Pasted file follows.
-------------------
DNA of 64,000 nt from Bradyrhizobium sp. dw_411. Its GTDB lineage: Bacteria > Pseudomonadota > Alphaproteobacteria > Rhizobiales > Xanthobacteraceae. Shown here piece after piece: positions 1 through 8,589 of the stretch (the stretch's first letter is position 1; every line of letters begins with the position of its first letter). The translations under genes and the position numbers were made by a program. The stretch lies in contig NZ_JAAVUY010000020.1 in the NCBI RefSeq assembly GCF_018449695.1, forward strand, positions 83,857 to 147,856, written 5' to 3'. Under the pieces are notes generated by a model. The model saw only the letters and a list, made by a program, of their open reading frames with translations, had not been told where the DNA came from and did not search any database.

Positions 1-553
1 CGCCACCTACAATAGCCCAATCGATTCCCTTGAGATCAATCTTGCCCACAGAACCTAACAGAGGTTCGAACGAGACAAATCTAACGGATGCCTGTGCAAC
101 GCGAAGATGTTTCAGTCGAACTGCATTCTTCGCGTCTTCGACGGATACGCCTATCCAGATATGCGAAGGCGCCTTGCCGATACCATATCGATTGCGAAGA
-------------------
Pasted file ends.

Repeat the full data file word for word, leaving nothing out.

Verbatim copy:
DNA of 64,000 nt from Bradyrhizobium sp. dw_411. Its GTDB lineage: Bacteria > Pseudomonadota > Alphaproteobacteria > Rhizobiales > Xanthobacteraceae. Shown here piece after piece: positions 1 through 8,589 of the stretch (the stretch's first letter is position 1; every line of letters begins with the position of its first letter). The translations under genes and the position numbers were made by a program. The stretch lies in contig NZ_JAAVUY010000020.1 in the NCBI RefSeq assembly GCF_018449695.1, forward strand, positions 83,857 to 147,856, written 5' to 3'. Under the pieces are notes generated by a model. The model saw only the letters and a list, made by a program, of their open reading frames with translations, had not been told where the DNA came from and did not search any database.

Positions 1-553
1 CGCCACCTACAATAGCCCAATCGATTCCCTTGAGATCAATCTTGCCCACAGAACCTAACAGAGGTTCGAACGAGACAAATCTAACGGATGCCTGTGCAAC
101 GCGAAGATGTTTCAGTCGAACTGCATTCTTCGCGTCTTCGACGGATACGCCTATCCAGATATGCGAAGGCGCCTTGCCGATACCATATCGATTGCGAAGA